2. When a response is received, the plugin parses the response (be it in KML or KMZ format) into a KML DOM structure.
  3. fetchKml then calls the provided JavaScript callback function with a KmlFeature instance representing the DOM as the first argument.

If at any point there is an error (HTTP error or KML parsing error), fetchKml will call the callback function with a null first argument.

View fetchKml demo

Parsing and displaying a KML string with parseKml

Sometimes it is desirable to display an arbitrary KML string that isn't hosted publicly. For these cases, the Earth API exposes the parseKml method. The parseKml method of the GEPlugin class takes a KML string and returns a KmlFeature-derived object that represents it.

As per the comparison table above, parseKml differs from fetchKml in that the resulting object is returned immediately. Below is an example of an addKmlFromString method that will parse and display KML immediately after the plugin is loaded::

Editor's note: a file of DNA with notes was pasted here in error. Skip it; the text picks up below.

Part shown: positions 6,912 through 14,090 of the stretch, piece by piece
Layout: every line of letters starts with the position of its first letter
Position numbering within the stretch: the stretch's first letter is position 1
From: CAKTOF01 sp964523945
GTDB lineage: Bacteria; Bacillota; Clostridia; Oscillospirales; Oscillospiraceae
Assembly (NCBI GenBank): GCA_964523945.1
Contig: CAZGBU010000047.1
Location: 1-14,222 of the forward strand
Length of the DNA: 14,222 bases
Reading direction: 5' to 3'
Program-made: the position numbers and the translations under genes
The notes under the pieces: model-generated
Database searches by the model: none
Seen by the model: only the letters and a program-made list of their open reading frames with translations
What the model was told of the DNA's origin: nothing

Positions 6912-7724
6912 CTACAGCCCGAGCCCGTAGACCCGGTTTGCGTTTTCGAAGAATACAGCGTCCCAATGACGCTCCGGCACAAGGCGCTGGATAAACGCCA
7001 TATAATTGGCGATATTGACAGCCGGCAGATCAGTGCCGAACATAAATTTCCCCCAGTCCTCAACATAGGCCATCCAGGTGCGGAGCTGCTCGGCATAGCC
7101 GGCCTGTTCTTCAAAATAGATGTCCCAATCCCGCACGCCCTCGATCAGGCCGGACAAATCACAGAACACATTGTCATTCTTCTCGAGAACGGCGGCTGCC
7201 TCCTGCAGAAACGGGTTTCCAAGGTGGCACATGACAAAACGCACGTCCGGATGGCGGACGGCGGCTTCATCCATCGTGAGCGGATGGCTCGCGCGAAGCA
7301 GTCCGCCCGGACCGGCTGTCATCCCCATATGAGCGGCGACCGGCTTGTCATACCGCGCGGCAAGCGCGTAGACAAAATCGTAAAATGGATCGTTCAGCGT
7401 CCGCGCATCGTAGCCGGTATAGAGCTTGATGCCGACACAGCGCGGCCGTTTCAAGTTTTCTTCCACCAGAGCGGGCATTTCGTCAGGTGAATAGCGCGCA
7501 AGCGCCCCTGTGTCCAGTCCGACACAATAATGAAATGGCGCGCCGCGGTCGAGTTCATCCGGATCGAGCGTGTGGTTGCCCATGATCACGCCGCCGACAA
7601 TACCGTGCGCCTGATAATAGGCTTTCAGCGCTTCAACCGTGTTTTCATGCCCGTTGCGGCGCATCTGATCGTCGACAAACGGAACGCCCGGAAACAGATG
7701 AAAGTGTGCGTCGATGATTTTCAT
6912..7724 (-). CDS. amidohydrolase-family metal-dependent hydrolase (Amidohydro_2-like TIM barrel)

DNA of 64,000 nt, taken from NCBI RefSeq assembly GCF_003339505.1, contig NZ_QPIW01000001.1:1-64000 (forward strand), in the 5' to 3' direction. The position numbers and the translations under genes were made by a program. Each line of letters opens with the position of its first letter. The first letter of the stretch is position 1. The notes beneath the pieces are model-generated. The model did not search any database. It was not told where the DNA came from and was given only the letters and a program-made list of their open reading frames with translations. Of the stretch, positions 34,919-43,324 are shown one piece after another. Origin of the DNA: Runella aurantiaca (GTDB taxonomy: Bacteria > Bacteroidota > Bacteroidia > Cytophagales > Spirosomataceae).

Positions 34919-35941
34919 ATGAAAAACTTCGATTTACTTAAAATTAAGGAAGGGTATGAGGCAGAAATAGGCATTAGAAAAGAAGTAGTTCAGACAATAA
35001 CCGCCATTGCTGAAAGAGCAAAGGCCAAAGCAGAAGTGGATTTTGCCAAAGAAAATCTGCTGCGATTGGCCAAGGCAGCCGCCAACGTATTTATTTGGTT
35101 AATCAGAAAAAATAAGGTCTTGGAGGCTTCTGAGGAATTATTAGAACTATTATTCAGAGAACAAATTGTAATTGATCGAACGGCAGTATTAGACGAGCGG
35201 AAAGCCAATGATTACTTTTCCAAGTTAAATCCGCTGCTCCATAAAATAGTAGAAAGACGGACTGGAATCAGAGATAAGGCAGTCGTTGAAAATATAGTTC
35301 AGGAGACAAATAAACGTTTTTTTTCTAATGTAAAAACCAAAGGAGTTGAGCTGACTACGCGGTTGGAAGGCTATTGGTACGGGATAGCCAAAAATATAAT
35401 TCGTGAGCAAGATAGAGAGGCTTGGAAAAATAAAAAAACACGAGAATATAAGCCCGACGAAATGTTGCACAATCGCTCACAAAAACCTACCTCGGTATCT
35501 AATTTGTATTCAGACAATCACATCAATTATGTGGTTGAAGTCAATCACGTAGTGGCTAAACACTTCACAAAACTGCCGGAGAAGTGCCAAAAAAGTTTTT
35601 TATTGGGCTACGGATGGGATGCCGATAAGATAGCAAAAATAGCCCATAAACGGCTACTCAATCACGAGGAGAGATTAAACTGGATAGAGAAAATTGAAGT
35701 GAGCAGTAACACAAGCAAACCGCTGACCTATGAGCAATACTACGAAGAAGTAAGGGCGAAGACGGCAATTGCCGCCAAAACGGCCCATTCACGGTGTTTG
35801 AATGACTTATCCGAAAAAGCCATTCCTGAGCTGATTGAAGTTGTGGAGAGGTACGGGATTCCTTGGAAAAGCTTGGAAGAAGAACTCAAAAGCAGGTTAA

function addKmlFromString(kmlString) {
  var kmlObject = ge.parseKml(kmlString);



  '<?xml version="1.0" encoding="UTF-8"?>' +
  '<kml xmlns="">' +
  '  <Placemark>' +
  '    <name>Test Placemark</name>' +
  '    <Point>' +
  '      <coordinates>' +
  '        -122,37' +
  '      </coordinates>' +
  '    </Point>' +
  '  </Placemark>' +

This method is often used as an alternative way to create Earth features, as opposed to using object creation functions such as createPlacemark. In some situations, it is faster and easier to call parseKml on a KML string built up using JavaScript string operations, than to make the equivalent Earth API calls. With parseKml, the bulk of the 'heavy lifting' work is done by the plugin, which runs on native, compiled code.

View parseKml demo

Next steps

This article showed some of the basic ways in which KML could be loaded in the Google Earth API. To learn more, visit the demo gallery or peruse the Earth API reference.